Why Did the Consumer Cross the Road to McD’s?

Discussion
Jan 19, 2006
George Anderson

By George Anderson


McDonald’s customers do not live by burgers and fries alone.


That was the central theme of a speech given by Ralph Alvarez, president of McDonald’s North America, at the annual National Retail Federation convention.


Today’s consumers, said Mr. Alvarez, are not coming to McDonald’s just for its “tried-and-true core products.” They “want more choices in a more contemporary environment.”


Among the choices that they will have at McDonald’s in the near future will be more “freshly prepared foods,” including a new spicy chicken sandwich, an Asian salad and gourmet coffee. Some McDonald’s restaurants today, reports Forbes.com, are giving customers the option of adding Campbell’s Soup to a meal.


While it’s generally accepted that McDonald’s has been successful with its new expanded menu approach, some are questioning whether the chain is taking its eye off the business that made the company, namely burgers.


Brian Gorman, writing on the Motley Fool web site, concludes: “Menu expansion so far has clearly been good to McDonald’s — it has attracted a new set of health-conscious and premium-minded consumers to its restaurants. It’s notable, though, that the company has largely ignored its burger area when it comes to new offerings. That complacency could lead to customer alienation over the long run. After all, plenty of companies, from CKE Restaurants to Red Robin GourmetBurgers, are working hard to reach burger aficionados. If McDonald’s neglects its core products for too long, it may find that its next big project is winning burger fans back.”


According to the Forbes piece, McDonald’s is planning “a new hip-hop ad campaign, aimed at making the 35-year-old Big Mac cool to young urbanites.”


The same article says McDonald’s performance is benefiting at the restaurant level from a number of other initiatives, including: its Arch Card; restaurant remodels; employee education and quality control programs (involving mystery shoppers); bilingual training and e-learning.


Moderator’s Comment: Is McDonald’s straying too far afield from its burger and fries roots? What opportunities, menu or otherwise, do you see for McDonald’s
to grow its bottom line results?

George Anderson – Moderator

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11 Comments on "Why Did the Consumer Cross the Road to McD’s?"


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Kai Clarke
Guest
15 years 1 month ago

McD’s does have to keep up with the changing tastes of their customers, however, the key to their success is not in their food but their service. Quick food establishments are dependent on their customer’s happiness with cleanliness, service and, lastly, their product. Unfortunately, most CEOs don’t realize that the cleanliness of their bathroom is more important than how many versions of a burger, taco or salad they have on the menu. Clean bathrooms and a basic, standardized menu made McD’s a success, and these items should not be forgotten as they continue their growth. Unfortunately, obfuscating the obvious with new foods, only confuses the focus of the company while the customer grows tired of waiting too long for poor service, or dirty bathrooms. These basics cannot be forgotten (again), lest they send McD’s into another stock drop.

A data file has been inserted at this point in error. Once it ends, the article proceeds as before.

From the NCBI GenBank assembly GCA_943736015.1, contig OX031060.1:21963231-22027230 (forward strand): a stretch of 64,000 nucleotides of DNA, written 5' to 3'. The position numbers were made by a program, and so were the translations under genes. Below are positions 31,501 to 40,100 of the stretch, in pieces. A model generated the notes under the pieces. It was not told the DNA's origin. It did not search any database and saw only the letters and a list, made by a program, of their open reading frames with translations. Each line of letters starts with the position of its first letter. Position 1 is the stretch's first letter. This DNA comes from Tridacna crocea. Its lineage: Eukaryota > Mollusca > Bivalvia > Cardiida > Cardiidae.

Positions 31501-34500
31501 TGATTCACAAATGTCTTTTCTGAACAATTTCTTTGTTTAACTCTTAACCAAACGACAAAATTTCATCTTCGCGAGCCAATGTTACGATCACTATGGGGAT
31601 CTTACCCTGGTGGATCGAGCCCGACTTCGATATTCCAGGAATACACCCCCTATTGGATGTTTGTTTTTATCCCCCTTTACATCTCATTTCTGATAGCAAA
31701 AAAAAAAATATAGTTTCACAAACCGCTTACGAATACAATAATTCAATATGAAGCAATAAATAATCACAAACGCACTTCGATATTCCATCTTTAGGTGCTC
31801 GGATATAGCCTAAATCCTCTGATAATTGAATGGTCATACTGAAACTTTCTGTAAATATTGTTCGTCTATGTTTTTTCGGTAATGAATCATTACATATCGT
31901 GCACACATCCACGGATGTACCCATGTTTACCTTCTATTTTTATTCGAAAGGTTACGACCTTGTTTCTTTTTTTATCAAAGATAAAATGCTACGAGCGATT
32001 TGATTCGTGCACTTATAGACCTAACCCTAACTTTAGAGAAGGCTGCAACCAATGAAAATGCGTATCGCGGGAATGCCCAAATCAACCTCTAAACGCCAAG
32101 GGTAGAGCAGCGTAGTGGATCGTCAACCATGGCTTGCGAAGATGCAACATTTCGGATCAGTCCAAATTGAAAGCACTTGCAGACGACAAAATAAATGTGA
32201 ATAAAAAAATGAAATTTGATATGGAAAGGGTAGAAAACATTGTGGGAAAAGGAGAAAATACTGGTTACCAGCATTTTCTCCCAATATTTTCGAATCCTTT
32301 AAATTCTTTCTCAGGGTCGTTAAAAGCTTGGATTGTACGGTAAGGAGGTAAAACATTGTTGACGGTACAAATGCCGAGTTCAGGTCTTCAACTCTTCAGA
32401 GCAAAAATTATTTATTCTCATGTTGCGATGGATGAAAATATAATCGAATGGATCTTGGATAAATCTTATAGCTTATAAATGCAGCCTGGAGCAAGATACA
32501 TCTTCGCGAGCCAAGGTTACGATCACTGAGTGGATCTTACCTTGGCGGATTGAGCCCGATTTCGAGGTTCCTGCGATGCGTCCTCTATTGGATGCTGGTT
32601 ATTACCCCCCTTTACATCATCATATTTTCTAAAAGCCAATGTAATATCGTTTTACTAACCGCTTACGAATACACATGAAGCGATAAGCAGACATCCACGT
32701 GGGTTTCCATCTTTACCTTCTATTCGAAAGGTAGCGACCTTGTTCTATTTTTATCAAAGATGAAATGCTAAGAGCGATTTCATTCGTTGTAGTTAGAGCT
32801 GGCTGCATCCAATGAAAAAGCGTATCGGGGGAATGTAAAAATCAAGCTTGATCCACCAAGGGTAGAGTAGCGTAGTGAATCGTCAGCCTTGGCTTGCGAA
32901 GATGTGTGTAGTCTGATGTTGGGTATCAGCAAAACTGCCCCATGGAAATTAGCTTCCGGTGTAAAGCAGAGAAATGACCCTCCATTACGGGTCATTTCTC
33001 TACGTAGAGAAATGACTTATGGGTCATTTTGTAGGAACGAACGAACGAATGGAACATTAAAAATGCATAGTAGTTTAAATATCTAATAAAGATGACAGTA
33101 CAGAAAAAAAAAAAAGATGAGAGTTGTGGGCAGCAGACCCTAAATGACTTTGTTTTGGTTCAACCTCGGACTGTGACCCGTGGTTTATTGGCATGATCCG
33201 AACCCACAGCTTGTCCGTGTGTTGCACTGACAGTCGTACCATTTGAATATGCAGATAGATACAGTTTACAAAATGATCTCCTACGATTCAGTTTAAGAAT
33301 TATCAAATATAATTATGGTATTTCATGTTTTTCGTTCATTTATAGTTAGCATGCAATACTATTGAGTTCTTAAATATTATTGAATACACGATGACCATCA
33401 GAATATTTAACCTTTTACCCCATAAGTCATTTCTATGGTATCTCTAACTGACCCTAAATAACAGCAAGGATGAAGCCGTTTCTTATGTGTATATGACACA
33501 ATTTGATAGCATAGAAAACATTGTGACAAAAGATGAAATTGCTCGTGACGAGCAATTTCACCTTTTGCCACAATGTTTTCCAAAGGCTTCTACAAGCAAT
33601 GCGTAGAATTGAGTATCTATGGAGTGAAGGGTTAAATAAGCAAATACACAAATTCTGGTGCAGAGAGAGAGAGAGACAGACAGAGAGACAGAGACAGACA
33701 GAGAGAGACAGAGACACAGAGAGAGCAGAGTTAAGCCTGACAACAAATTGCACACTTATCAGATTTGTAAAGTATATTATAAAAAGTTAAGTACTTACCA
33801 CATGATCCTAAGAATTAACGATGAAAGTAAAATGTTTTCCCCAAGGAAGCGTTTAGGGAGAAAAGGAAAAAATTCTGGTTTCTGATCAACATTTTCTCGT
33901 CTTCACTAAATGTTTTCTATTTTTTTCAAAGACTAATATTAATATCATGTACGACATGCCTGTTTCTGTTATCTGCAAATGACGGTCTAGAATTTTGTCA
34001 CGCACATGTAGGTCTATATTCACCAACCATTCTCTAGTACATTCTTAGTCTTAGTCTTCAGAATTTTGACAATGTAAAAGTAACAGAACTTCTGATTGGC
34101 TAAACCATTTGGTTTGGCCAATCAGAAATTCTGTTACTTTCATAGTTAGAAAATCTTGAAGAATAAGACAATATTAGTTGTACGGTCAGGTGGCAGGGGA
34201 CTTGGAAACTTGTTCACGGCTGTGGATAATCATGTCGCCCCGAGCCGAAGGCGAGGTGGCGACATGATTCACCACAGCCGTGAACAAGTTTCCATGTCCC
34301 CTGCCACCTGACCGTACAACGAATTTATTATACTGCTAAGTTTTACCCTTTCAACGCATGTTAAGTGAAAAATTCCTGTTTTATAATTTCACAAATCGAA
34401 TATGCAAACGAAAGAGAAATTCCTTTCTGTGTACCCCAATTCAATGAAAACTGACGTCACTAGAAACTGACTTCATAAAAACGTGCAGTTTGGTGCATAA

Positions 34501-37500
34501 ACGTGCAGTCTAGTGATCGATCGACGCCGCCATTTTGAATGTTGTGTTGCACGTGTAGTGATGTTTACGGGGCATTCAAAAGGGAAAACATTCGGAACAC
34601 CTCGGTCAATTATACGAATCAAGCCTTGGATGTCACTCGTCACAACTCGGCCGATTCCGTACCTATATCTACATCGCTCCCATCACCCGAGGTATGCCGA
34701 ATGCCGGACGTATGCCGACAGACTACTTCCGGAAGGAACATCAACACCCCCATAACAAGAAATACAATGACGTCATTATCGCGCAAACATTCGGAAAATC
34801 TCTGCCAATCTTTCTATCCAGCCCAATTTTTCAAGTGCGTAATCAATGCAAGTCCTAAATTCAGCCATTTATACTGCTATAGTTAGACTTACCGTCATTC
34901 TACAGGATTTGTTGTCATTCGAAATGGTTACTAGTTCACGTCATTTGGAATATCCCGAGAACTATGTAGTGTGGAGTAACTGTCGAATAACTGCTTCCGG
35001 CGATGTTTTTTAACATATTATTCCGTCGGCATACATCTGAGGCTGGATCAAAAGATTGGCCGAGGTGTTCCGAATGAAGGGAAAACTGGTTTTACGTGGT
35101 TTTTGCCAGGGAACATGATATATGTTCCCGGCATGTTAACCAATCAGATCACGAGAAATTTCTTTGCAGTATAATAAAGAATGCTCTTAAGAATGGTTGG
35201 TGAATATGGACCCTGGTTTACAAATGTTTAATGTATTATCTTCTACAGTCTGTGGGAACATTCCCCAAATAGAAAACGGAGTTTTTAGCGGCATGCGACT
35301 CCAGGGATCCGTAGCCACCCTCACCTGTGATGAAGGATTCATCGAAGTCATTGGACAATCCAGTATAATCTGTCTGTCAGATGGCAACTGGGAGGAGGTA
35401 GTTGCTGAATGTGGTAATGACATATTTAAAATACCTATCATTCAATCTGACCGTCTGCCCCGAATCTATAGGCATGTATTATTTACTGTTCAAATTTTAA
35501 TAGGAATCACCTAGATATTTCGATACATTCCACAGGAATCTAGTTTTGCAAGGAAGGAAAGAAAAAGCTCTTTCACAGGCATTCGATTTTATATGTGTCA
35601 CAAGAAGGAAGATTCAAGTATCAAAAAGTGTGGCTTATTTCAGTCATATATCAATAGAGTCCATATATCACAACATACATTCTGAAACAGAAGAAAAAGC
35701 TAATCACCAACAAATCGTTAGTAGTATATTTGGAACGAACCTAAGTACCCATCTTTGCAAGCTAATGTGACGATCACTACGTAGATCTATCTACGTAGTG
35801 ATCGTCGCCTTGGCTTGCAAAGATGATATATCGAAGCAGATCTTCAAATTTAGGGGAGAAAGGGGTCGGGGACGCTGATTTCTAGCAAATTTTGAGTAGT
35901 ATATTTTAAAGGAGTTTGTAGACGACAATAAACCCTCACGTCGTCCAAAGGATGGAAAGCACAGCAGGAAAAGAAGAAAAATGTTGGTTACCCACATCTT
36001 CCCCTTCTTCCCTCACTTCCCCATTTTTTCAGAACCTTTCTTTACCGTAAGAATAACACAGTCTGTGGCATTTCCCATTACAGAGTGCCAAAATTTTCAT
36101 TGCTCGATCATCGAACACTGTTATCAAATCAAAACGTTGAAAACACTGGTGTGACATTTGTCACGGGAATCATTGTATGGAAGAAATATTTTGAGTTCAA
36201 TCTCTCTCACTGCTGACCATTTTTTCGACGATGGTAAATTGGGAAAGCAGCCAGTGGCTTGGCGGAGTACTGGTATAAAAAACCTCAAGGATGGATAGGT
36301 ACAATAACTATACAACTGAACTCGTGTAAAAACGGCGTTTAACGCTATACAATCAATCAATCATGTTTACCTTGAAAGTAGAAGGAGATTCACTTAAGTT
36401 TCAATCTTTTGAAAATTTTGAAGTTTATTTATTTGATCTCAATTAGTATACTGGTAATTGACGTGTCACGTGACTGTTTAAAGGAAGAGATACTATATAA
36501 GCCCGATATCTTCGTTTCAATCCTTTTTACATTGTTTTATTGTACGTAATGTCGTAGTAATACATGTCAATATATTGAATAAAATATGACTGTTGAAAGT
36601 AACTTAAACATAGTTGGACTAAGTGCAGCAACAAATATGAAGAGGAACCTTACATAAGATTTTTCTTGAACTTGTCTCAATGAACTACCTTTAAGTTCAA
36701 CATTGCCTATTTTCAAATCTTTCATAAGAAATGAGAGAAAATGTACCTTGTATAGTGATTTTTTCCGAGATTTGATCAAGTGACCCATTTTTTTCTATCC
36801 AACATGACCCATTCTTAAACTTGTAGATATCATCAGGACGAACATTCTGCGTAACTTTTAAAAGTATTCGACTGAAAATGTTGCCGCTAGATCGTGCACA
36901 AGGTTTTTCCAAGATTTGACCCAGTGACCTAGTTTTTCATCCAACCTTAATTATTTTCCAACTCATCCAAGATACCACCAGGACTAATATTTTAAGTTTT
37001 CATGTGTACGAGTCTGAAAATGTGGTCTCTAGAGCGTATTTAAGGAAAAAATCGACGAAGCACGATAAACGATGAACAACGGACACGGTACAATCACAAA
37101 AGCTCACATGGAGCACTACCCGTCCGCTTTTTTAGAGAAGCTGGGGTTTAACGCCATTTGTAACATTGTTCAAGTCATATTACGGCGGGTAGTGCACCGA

David Livingston
Guest
15 years 1 month ago

To add to Mr. Negen’s comment above, all McDonald’s executives should be required to use the same toilet paper in their office that is used in their restaurants. Perhaps only then will we see meaningful changes made.

It seems like the same old broken record is repeating itself– McDonald’s wants to make some menu changes. One thing for sure, they are not taking cheeseburgers and Big Macs off the menu. It seems like they keep all the successful offerings and constantly rotate all the new cute sounding items. McDonald’s has tried to reinvent the chicken sandwich without much success. Perhaps they should just copy Chik-fil-A. Next, I hear they are going to reinvent coffee, even though they already have good coffee. To me, every time they stray from their roots, they return to the center. Perhaps every 20 or 30 years they might come up with a new item that works.

Ben Ball
Guest
15 years 1 month ago

Hard to improve on Bill’s list of metrics for success above. In terms of the strategy itself, however, McDonald’s is attempting to move from owning a product positioning (burgers and fries) to owning a “shopper mission” (convenience meal). The real question is whether consumers will give them that permission. Making that sort of transition in consumers’ minds becomes very fundamental. For example, the name. “McDonald’s” may have some limitations based on consumers’ experiences — but at least it isn’t “Burger King”!

Mark Hunter
Guest
Mark Hunter
15 years 1 month ago

The number one thing driving everything else is the quality of labor. Nothing impacts a fast-food operator’s top and bottom line faster than their ability to hire and retain quality labor. As long as fast-food is geared around a heavy concentration of business during lunch and dinner, they will never be able to attract labor anywhere close to what a Starbucks can hire. McD’s needs to develop their off-peak menu, which means probably a strong focus on beverages, hot and cold, and “quick-fill snack items” to build hours beyond the traditional lunch and dinner times. If they can build traffic count throughout the day, they will have a greater ability to schedule longer shifts, thus opening themselves up to being able to hire a more competent individual. By building beverage sales, they will also be pushing items with a much higher margin than food.

Bob Negen
Guest
Bob Negen